Accolades and Ales

March 14, Sunday, 2021

Earlier on in February I’d made a chocolate purchase I wanted to save for a rainy day. This turned out to be the perfect plan, for little did I know, it wouldn’t be long before we had many days of torrential downpours here in Mountain View.

During one of the East Hawaii Cacao Association meetings earlier this year, I’d heard mention of a local Chocolate maker, Honokaʻa Chocolate Co., winning a silver award for their goat milk chocolate bar, in the 2020 Chocolate Alliance Awards. (Since then this bar has also won a bronze ranking in the International Chocolate Awards, Americas contest.)

The name of the company had rung a bell, and while looking for the company online, like a flash it came to me. 2019. The Hilo Cacao and Chocolate Festival. My son was only a few months old, but with help from his father who assured me our son would be fine while he strolled him around nearby, I ventured into the hotel where the festival was being held. I was the epitome of a new parent. Excited to indulge in a baby-free passion again, but nervous to be separated from my often ravenous infant for too long.

As such, I flitted about the booths, not daring to linger too long. I was a little late to the celebration, but there was still plenty to see and taste. After my jaunt through through the booths, I rushed back to my son, a bit unnecessarily, and my memory of the festival became one, big, happy blur, with the exception of one or two chocolate makers who’d made a big impression, but whose names I’d since forgotten.

Asia Olsen, 2019, Hilo Cacao and Chocolate Festival
The only photo I’d managed to snap that day.

“This was it” I’d said aloud while looking at Honokaʻa Chocolate Co.’s website. I remembered that green box design. They’d been in a booth at the back of the chocolate tasting room. I was disappointed I’d missed the opportunity to taste their extra dark chocolate samples, but I needn’t have been, because I was blown away by the quality and sophistication of their 70% bar. I could’ve kicked myself at the time, because I’d already spent most of my cash on hand.

I couldn’t recall the taste, just my reaction to it. Now I had two good reasons the explore this chocolate maker’s bars. Capitalizing on Honokaʻa Chocolate Co.’s Valentine’s Day sale, I’d ordered a three pack of their bars made with local cacao. But, given that I’d already secured a festive chocolate feast for Valentine’s Day, it sat in wait on my shelf for another week or two, until a particularly stressful day presented the perfect opportunity for a delicious distraction.

My goodness, was it worth the wait! It certainly deserved a tasting all to its own. I wanted to know more about the maker and their process, so I reached out to the company in search of an interview and a tour.

Mike Pollard quickly responded to my inquiry and offered me a free spot on one of their upcoming tours/chocolate tastings with the option of an interview afterwards. I was over the moon with excitement.

And when the day of the tour finally arrived this past Friday, the dangerous rains abated, as if to clear the way for my adventure.

I’m eager to detail my thoughts about it, and I will shortly, but for now I will simply say it was a wonderful experience that I would recommend both to newly curious chocolate and cacao fans, and to those who have quite a bit experience in the field, be it literal or metaphorical.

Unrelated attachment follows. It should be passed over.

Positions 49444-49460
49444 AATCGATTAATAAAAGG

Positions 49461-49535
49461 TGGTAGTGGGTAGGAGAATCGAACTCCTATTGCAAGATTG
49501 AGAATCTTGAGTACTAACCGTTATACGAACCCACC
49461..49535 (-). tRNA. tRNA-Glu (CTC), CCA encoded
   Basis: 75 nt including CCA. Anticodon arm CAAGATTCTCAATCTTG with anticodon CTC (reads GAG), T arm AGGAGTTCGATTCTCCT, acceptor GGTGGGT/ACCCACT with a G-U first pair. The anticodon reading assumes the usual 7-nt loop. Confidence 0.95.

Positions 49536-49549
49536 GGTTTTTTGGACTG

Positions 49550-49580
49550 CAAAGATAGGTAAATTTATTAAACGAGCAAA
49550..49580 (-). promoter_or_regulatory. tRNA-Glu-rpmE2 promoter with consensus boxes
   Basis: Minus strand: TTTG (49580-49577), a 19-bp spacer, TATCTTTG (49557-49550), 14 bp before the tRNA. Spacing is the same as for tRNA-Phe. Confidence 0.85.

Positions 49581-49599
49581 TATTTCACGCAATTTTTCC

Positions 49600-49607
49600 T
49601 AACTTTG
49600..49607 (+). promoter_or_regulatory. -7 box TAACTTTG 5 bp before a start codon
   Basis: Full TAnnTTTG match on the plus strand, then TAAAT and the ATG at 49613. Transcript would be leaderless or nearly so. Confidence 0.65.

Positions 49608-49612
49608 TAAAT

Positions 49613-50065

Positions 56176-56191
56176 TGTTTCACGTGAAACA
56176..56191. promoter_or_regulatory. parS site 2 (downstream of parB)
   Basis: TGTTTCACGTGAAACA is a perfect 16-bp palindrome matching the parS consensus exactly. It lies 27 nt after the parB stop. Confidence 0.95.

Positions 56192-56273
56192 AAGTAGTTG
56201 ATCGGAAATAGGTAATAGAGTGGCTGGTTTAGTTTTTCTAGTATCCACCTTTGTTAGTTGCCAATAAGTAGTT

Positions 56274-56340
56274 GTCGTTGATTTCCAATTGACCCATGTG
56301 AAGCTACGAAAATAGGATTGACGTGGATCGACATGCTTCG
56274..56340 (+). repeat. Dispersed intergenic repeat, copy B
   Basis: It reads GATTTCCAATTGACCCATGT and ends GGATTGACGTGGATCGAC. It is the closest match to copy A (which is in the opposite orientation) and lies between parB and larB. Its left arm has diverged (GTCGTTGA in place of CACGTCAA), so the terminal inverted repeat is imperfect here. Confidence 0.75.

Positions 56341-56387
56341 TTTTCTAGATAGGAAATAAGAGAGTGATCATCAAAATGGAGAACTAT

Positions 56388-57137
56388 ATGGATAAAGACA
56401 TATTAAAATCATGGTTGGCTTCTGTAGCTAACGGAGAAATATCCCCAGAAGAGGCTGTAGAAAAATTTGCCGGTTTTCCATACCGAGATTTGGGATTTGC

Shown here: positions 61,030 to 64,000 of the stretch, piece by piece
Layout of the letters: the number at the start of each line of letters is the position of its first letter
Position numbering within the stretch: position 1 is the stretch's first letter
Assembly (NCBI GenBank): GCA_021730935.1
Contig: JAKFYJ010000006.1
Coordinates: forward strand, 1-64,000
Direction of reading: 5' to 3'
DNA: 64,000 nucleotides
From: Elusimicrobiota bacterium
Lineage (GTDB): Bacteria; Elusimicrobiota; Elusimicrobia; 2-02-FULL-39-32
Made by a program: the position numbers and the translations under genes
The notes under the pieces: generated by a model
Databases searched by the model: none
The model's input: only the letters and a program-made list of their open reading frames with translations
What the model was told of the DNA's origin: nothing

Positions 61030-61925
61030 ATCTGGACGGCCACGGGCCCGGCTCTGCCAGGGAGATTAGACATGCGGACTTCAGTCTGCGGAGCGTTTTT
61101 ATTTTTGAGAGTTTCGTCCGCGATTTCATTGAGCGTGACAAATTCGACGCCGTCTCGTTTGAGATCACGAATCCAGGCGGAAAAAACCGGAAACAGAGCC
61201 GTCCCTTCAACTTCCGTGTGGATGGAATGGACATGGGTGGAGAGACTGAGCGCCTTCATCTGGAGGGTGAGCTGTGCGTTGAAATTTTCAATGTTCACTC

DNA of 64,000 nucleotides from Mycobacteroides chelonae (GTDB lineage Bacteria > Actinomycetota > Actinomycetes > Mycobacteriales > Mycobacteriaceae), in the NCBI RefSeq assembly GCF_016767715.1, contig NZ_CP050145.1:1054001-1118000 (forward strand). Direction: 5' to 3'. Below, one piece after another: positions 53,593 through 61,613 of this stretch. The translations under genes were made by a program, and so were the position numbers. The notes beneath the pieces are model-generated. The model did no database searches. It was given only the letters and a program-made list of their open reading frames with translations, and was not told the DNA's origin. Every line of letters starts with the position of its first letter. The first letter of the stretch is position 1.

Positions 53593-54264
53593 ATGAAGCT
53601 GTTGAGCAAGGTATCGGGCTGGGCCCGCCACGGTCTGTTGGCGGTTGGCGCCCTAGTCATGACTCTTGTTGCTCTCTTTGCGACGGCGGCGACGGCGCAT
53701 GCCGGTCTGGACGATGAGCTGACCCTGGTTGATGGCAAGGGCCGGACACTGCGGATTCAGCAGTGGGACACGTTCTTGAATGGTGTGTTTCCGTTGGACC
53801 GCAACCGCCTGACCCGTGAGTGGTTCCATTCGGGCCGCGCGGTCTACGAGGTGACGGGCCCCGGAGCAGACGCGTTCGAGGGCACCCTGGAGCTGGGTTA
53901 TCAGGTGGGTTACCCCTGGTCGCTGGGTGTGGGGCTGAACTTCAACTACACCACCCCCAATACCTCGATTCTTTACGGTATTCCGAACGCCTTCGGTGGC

After my time at the farm concluded, I took advantage of my close proximity to the cool, misty town of Waimea to make a stop at Big Island Brewhaus. I’d confirmed with Mike Pollard that he’d semi-recently supplied them some local cacao parchment for their Red Sea of Cacao Imperial Red Ale. Given the indefinite future of a beer featuring local cacao, I knew I needed to see if the specialty beer was still available.

I was in luck. A friendly and helpful waitress, who addressed me as “love” seemingly every chance she could, helped me place my take out order for two 22 ounce bottles and a falafel sandwich with goat cheese, which I ordered in honor of Honokaʻa Chocolate Co.’s award winning goat milk chocolate bar. I had just enough time to admire their stained glass window before I finished in line outside and waited for my order in the safety and warmth of my car.

I was much too tired to try the beer on my return home, but with great excitement I cracked it open on Saturday. Which is part of the reason I’m writing this post a day later. It turns out I’m a far greater lightweight than I suspected, now that I’m not frequenting bars and social gatherings with some regularity. Even pacing myself with the bottle, I was quite inebriated for some time.

Intoxication aside, I think it’s my new favorite beer. I really hope they continue to make it. I actually remembered buying this ale from a local grocery store before they adjusted their recipe to include local cacao sourcing, and found myself wishing the chocolate notes were a little more prominent in the brew. I was a little concerned I might feel the same this time around, but from the second the liquid hit my tongue, that cacao subtly sang in a slightly salty, syrup-like elixir that immediately satisfied and made my mouth water. I’m so glad I bought two, I just wish they came in slightly smaller bottles given their strength (8.7% ALC/VOL).

Here’s where you can find Honokaʻa Chocolate Co.’s website: https://honokaachocolateco.com/

Here’s where you can find Big Island Brewhaus’s website:

https://bigislandbrewhaus.com/

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